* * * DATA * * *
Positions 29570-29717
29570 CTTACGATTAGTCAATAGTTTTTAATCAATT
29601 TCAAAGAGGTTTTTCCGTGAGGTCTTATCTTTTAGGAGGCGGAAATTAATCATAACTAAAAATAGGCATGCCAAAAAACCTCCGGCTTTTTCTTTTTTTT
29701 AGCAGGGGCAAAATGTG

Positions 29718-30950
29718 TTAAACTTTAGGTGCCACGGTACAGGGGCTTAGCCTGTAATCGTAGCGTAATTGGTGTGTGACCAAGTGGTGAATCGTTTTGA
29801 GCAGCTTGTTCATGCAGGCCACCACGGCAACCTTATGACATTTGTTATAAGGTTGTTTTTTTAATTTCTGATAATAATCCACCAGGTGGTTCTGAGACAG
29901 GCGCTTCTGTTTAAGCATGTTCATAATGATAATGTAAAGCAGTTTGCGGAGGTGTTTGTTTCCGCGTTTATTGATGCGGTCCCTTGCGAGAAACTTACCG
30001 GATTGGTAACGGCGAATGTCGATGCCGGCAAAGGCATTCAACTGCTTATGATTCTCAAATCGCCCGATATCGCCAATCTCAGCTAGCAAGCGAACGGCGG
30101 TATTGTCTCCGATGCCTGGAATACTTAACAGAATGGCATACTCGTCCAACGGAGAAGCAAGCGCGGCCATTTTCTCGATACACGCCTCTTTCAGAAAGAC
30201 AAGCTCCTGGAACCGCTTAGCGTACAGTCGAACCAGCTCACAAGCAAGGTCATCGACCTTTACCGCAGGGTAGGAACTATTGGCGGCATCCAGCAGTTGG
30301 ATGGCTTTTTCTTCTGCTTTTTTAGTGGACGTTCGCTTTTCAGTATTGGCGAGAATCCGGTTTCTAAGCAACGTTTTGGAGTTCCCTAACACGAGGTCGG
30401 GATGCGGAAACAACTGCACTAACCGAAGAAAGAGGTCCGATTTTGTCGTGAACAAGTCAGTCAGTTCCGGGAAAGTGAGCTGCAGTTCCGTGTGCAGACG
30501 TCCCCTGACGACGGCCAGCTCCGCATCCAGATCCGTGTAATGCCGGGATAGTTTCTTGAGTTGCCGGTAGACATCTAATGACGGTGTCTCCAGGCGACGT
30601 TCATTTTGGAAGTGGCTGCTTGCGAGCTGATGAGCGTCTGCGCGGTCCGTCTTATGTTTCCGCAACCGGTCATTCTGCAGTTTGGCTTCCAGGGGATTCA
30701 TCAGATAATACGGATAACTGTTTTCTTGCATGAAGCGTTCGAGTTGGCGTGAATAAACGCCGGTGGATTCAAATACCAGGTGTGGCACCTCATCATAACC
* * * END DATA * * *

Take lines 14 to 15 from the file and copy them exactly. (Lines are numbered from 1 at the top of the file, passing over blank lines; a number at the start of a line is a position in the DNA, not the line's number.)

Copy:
30501 TCCCCTGACGACGGCCAGCTCCGCATCCAGATCCGTGTAATGCCGGGATAGTTTCTTGAGTTGCCGGTAGACATCTAATGACGGTGTCTCCAGGCGACGT
30601 TCATTTTGGAAGTGGCTGCTTGCGAGCTGATGAGCGTCTGCGCGGTCCGTCTTATGTTTCCGCAACCGGTCATTCTGCAGTTTGGCTTCCAGGGGATTCA